- Speaking during World Immunization Week, UNICEF Executive Director Henrietta Fore said it was a "race to save lives" through vaccinations.
- Around 60 routine immunization campaigns have been stopped globally, as countries focus on tackling the pandemic.
- UNICEF is the United Nations agency responsible for providing aid to children across the world.
The executive director of UNICEF, Henrietta Fore, has told CNBC that it is "very worried" about the current Covid-19 crisis in India and urged the world to send urgent help to the country.
Speaking during World Immunization Week, Fore also said it was a "race to save lives" through vaccinations, particularly in some of the world's poorest countries with "very fragile" health systems.
India is in the midst of a deadly second wave of the virus. On Saturday, daily coronavirus cases in the country passed 400,000 for first time; total cases in India have now topped 19 million, and more than 215,000 people have died from Covid in the country.
"It is worrying for several reasons. One, is it a precursor to what might happen in other countries, particularly countries in Africa, with much weaker healthcare systems?" Fore said last week.
"It's worrying because their health care system has been overwhelmed. It is the need for oxygen and therapeutics that we just have not seen in this pandemic in another country at this scale."
Fore said both UNICEF and the COVAX global vaccine program had sent help to the country, and aid from other nations was making a big difference. "But it's not enough because India is part of our supply chain. So, it is both where we source many of the vaccines, it's also where we need to give help as a world to India now," she added.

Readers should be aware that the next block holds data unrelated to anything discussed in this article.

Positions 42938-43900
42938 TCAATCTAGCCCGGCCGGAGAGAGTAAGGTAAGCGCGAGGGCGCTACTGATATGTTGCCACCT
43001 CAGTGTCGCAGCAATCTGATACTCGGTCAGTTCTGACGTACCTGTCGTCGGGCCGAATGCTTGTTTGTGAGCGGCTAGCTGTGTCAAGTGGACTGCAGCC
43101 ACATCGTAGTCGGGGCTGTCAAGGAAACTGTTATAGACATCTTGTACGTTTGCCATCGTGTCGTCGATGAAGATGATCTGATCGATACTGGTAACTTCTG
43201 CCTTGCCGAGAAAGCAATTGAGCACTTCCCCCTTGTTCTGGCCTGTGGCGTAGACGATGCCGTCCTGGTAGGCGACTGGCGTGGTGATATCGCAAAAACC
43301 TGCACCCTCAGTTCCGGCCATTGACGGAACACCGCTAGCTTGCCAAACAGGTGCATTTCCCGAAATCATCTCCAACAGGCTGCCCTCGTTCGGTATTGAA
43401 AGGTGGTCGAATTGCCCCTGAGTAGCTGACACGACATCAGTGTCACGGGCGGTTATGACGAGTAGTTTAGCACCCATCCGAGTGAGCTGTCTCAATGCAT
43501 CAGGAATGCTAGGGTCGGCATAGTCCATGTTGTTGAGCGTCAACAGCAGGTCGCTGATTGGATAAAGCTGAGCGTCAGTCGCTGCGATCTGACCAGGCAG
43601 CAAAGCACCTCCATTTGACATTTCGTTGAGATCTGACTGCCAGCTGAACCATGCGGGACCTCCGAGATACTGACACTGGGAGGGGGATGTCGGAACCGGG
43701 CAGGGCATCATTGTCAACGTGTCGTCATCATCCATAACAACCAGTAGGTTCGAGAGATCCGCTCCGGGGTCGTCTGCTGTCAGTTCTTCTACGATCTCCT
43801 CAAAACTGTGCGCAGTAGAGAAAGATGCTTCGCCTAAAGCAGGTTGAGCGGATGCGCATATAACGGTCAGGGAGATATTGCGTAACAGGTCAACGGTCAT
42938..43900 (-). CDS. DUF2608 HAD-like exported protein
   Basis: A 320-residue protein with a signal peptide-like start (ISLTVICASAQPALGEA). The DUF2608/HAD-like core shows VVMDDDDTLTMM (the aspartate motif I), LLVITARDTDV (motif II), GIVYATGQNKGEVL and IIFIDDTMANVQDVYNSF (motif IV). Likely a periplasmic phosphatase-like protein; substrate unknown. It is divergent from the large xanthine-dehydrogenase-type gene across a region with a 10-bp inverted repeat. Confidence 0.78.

UNICEF is the United Nations agency responsible for providing aid to children across the world.
'Help us now'
One consequence of the Covid-19 pandemic is that the world has stopped paying attention to other routine immunizations, Fore warned. Around 60 routine immunization campaigns have been stopped globally, as countries focus on tackling the pandemic.
To address these challenges — while continuing to help the recovery from the global pandemic — the World Health Organization, UNICEF, Gavi, the Vaccine Alliance and other partners, are supporting a global strategy known as Immunization Agenda 2030. The initiative aims to save 50 million lives through "an ambitious new global strategy to maximize the lifesaving impact of vaccines through stronger immunization systems."
Fore said that around half of the world's vaccinations come about as a result of UNICEF's routine immunizations of children.
"Polio, measles, yellow fever … all of these are vaccines that children need, but they're also vaccines that adults need. So we are asking for families to come into primary health clinics in their own communities, bring their children in, get vaccinated for these childhood diseases, also get a Covid vaccine, and we can save 50 million lives," she said.
Asked if she had a message for global leaders today, Fore said: "Well, help us now."
"We are worried that the world is not paying attention to things like routine immunizations. We cannot lose this population, our children, to one epidemic while we are worried about Covid as a pandemic for our world, so please help us now," she added.
Despite the ongoing global pandemic, Fore said the time was right to focus on such initiatives.
"People now realize that vaccines are important, that vaccines work, that they save lives, and right now we are in a race to save lives," she said.
"So if we can save them through a routine immunization program, reaching out to everyone in a society, that will help both routine immunizations and it will help Covid."
However, Fore told CNBC that it can be hard to focus global investment on supporting the programs.
"Under the Covax facility there's been a call for $23 billion, which sounds like an enormous amount, but really, when you look at global GDP and what is available in the world, it's a very small number," she said.
"So you realize that as a world we could afford this, and if we could get vaccines out to children and to adults in the coming years, we will be a world that would have more equity, more fairness, more health across the board."